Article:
A thrown tomato becomes the symbol for the rebellion of women in the Extra-Parliamentary Opposition. The female comrades no longer want to liberate the whole world, but also themselves.
‚The private is political!‘ With this slogan women from the environment of the Socialist German Student Union (SDS) demand a new understanding of politics. They defend themselves against the treatment of the women’s question as a ‘Nebenwiderspruch’ [secondary contradiction] of the class struggle, which is regarded as a ‘Hauptwiderspruch’ [principal contradiction] and whose elimination would automatically solve the problem of gender in the opinion of the comrades.
In Berlin, the Aktionsrat zur Befreiung der Frauen [Action Council for the Liberation of Women] is founded. Hundreds of women meet weekly in the Republican Club for the Wednesday Plenum. Men are not allowed. The women – students and working women alike – identify their sole responsibility for household and childcare as the major obstacle to their equal participation in politics and career. Mothers and non-mothers together found the first ‚autonome Kinderläden’ [self-organized childcare facilities]. The Kinderladenbewegung, which later became a typical product of the ‚anti-authoritarian‘ ’68s, was not initiated by male theorists, as it was claimed later, but by women who practically rebelled against their social role as mothers.
Shaken up, but also full of euphoria after the events at the SDS conference in Frankfurt/Main, the delegates found Weiberräte [women’s councils] in several cities on their return. However, these women’s councils remain trapped within the APO, which is strongly influenced by left-wing students, and are at least as intensively involved in Marx training as in the reading of Simone de Beauvoir’s The Second Sex.
Two years earlier, in 1966, Betty Friedan’s The Feminine Mystique appeared in German translation. This study, which had exposed the myth of the ‚happy housewife‘, had already become a bestseller in the USA in 1963 and had contributed to the start of the American women’s movement. Author Friedan became co-founder of NOW (National Organization of Women) in 1966, the largest organization of Women’s Liberation, or Women’s Lib.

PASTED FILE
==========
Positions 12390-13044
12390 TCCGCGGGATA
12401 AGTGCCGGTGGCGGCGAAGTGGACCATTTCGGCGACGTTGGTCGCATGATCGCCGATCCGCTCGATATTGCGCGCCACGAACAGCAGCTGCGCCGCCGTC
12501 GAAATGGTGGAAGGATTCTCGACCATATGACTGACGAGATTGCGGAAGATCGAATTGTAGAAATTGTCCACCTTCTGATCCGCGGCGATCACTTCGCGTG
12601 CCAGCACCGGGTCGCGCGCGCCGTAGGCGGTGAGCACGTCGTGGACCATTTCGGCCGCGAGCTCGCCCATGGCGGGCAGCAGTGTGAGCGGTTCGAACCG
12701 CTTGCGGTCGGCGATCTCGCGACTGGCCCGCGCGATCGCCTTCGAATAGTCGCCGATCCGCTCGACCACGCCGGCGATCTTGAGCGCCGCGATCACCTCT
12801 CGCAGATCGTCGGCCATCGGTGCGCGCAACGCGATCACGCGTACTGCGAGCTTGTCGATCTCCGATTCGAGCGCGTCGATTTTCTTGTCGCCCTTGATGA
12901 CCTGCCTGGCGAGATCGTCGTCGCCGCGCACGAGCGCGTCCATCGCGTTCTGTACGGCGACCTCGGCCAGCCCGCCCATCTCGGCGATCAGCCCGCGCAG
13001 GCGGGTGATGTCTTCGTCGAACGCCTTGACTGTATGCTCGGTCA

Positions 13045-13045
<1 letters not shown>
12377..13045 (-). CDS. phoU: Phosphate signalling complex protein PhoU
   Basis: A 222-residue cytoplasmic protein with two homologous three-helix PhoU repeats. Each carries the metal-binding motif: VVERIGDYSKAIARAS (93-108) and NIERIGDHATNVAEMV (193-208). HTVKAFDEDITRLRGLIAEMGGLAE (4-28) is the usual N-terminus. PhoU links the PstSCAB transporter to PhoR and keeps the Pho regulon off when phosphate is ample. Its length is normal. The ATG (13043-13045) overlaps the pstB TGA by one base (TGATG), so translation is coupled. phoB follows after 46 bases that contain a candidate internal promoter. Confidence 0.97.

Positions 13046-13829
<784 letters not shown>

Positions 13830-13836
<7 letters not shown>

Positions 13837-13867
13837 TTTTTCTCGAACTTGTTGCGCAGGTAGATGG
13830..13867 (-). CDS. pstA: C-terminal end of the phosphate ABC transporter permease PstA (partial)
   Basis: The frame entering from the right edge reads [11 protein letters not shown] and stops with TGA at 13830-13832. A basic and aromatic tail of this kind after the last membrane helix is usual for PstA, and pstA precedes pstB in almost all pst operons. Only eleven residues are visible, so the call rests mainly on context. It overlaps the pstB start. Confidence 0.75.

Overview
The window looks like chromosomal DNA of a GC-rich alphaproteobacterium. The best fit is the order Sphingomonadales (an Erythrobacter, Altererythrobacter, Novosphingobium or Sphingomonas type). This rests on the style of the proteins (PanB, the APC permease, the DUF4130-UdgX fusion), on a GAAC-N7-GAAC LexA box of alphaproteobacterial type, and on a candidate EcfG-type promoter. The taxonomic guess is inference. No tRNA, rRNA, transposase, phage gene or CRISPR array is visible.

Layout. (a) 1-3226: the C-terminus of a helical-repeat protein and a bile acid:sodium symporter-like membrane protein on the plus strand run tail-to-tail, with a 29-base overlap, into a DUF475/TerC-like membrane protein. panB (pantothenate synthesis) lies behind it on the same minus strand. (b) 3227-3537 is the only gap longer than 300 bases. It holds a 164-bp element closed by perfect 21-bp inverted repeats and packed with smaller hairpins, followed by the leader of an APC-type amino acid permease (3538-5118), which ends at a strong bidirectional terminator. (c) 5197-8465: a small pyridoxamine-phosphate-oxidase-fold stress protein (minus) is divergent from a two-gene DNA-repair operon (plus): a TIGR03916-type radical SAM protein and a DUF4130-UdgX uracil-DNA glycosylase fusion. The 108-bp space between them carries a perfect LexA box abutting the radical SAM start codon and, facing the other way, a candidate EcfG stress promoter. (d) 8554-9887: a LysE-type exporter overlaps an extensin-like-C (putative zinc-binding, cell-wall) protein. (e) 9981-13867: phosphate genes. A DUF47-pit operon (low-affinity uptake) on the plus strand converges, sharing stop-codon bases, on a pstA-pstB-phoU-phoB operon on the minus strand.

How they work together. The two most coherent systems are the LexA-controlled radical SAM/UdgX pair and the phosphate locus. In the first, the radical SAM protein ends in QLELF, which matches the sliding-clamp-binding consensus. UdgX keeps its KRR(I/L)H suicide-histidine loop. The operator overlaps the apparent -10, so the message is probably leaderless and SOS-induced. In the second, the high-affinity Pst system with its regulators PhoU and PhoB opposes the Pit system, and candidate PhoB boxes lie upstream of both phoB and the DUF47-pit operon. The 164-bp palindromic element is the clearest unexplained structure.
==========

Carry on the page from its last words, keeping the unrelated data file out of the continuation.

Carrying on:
3 June 1968
In New York, Valerie Solanas committed a (failed) assassination attempt on Andy Warhol. Being part of Warhol’s Artist Circle Factory, Solanas becomes the founder of the Society for Cutting Up Men, or SCUM for short. In her manifesto of the same name she explains provocatively: „The man is a biological catastrophe. To be a man means to be broken; Masculinity is a deficiency disease and men are mental cripples.“ Solanas‘ story is adapted for the screen in 1997 (EMMA 2/97).
Incidentally, Valerie Solanas had a historical predecessor: In 1905, Helene von Druskowitz published her writing: „The man as a logical and moral impossibility and the curse of the world.“
In the US, feminists demonstrate against the “Miss America” beauty contest. It is the first major and militant action of the Women’s Lib.
With her speech at the 23rd Delegates‘ Conference of the Socialist German Student Union (SDS) in Frankfurt, Helke Sander, filmmaker and activist of the Berlin “Aktionsrat zur Befreiung der Frauen” [Action Council for the Liberation of Women], demands: „We cannot wait for post-revolutionary times to resolve the social oppression of women, because a purely political-economic revolution does not end the repression of private life. “
Furious about the ignorant and arrogant reactions of the SDS comrades on Sanders’ speech, the Romance student Sigrid Rüger throws three tomatoes – of which one hits upon the SDS chief theorist Hans-Jürgen Krahl on the podium. The press from Spiegel to Zeit report, but one of the smartest comments on the tomato-throw-debate appears in konkret titled: „The women in SDS or: In their own right„. Author: Ulrike Meinhof, who two years later goes underground as part of the Baader-Meinhof-Gruppe (later RAF) and becomes part of the ‚armed resistance‘.
At the 24th Delegates Conference of the SDS in Hanover, members of the so-called Weiberräte present themselves self-confidently.
The delegation from Frankfurt distributes a pamphlet titled Rechenschaftsbericht [Accountability Report] and the provocative and legendary demand: ‚Free the socialist eminences from their bourgeois dicks!‘
The Kursbuch 17 Frau, Familie, Gesellschaft is published, and it includes Karin Schrader-Klebert’s text on The Cultural Revolution of the Woman, which is regarded as the first independent feminist analysis in Germany.
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